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Heather McHugh

Autor(a) de The Best American Poetry 2007

19+ Works 617 Membros 9 Críticas 2 Favorited

About the Author

The author of six previous books of poetry, including National Book Award finalist Hinge & Sign (Wesleyan, 1993), Heather McHugh teaches in the low-residency MFA program at Warren Wilson College; since 1984 at the University of Washington in Seattle; and, recently, at the University of California mostrar mais in Berkeley. She takes time off in Maine mostrar menos
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Obras por Heather McHugh

Associated Works

Poetry 180: A Turning Back to Poetry (2003) — Contribuidor — 765 exemplares
The Vintage Book of Contemporary American Poetry (1990) — Contribuidor, algumas edições746 exemplares
Cries of the Spirit: A Celebration of Women's Spirituality (2000) — Contribuidor — 368 exemplares
The Best American Poetry 2001 (2001) — Contribuidor — 223 exemplares
The Best American Poetry 2005 (2005) — Contribuidor — 176 exemplares
The Best American Poetry 1998 (1998) — Contribuidor — 160 exemplares
The Best American Poetry 1995 (1995) — Contribuidor — 159 exemplares
Emergency Kit (1996) — Contribuidor, algumas edições108 exemplares
Orpheus and Company: Contemporary Poems on Greek Mythology (1999) — Contribuidor — 48 exemplares
American Review 22: The Magazine of New Writing (1975) — Contribuidor — 11 exemplares


Conhecimento Comum



Poetry this clever can be a pain. But then McHugh has a heart too. The poems questioning God are my favorites. They remind me of a modern version of Cowper or is it Herbert? I would say if McHugh wanted to she could start a neo-metaphysical school of writing.
paakre | 1 outra crítica | Apr 27, 2013 |
me begin with this disclosure: I've been a fan of Ms. McHugh's poetry since we went to high school together. In fact, we were both in the same 12th grade AP English class. From the beginning, Heather stuck me as fascinated with all aspects of words - their sounds and meanings but also how they shape our thoughts and perceptions as well as signify them.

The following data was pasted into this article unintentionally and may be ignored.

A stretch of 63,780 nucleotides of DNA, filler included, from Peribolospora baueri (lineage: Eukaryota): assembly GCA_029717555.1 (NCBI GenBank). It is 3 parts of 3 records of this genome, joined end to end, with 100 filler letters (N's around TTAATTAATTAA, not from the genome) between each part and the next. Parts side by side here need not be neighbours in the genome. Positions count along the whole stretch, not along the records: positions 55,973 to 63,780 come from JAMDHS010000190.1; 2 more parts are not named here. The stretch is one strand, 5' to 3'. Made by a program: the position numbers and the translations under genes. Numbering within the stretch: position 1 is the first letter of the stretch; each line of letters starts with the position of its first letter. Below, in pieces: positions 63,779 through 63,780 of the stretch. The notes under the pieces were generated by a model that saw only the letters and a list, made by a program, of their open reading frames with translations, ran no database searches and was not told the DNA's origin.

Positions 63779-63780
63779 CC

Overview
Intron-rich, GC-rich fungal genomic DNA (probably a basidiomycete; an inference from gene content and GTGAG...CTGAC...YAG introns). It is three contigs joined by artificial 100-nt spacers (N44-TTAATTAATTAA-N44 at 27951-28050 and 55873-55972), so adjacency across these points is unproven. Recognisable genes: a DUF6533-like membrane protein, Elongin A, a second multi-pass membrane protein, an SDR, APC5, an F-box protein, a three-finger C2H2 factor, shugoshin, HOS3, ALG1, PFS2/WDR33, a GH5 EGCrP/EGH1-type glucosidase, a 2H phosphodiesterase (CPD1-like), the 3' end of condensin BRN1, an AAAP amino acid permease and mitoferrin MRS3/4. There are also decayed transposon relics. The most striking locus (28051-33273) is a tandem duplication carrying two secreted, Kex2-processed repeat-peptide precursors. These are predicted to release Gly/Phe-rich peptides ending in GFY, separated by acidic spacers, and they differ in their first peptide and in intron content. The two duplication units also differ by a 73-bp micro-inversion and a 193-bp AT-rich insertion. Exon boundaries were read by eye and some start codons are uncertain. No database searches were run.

In Hinge & Sign, I see that she's still fascinated with words but over the years she's learned to use them not just to dazzle us with her command of them but also to gently and sometimes wittily explore the same issues that have preoccupied so many great poets before her - the meaning of human life and its place in Creation. But Heather never pontificates. Instead, she gently probes among everyday thoughts and situations to find at least fragments of answers to some of our biggest questions. Indeed, her probing can be so gentle that it comes close to being over-powered by the magic tricks that she performs with language. But even when that occurs, the magic alone is worth the show.… (mais)
GWTyson | 2 outras críticas | Feb 13, 2013 |
Heather McHugh 'Upgraded to Serious'

Poet Heather McHugh is the recipient of many honors, including a MacArthur grant. The book jacket of her 'Upgraded to Serious' shows her lounging against a barn door (she faces away from the skeleton staring at us).

On You Tube a splendid, more than 30 minutes' reading includes
'Not to be dwelled on' and several others from this collection. The sound of her voice and her wry comments enhanced appreciation of the poems in this volume for me. I'd already read some aloud for myself, notably 'Hackers can sidejack cookies,' with its wonderful, quotable
'I know how to spell banana, but I don't know when to stop.'

In this book McHugh gives us 'Good old God,' in contrast to 'Mourner's Kaddish.' She brings us up to date with 'Mary's Reminder.' A statement in her acknowledgments tells us many of the poems were written 'in honor of friends I loved who died during these past few years, leaving rips in the fabric of the world.' We are privileged to read them.
… (mais)
Esta1923 | 1 outra crítica | Jul 21, 2010 |
Except for, perhaps, a little reservation about subject matter (for example, a poem about a hanged man with a death erection), this would be a good recommendation for a young person who needs to know that poetry can be fundamentally fun. McHugh’s poems often seem to be constructed in the same spirit that prevails when creating the crossword puzzle for the London Times. E.g. “My one/ and only: money/ minus one…” Words tremulously cling to their meanings, despite being deconstructed into some pretty curious contortions – “all history was fast repast, rewined, redowned!” There’s a bunch of sonic smackdowns, internal rhyme reminders, and consequential consonances – a thorough dismantling of staple words just off the shelf. Plus some formidable metaphors – as when a Fourth of July display is described as “practice / for an aneurysm.” My favorites include two poems called “songs for scientists”: one a meditation on the brain collection at Cornell University, the other an attempt to translate birdcalls into demotic English.… (mais)
jburlinson | 1 outra crítica | Feb 17, 2008 |



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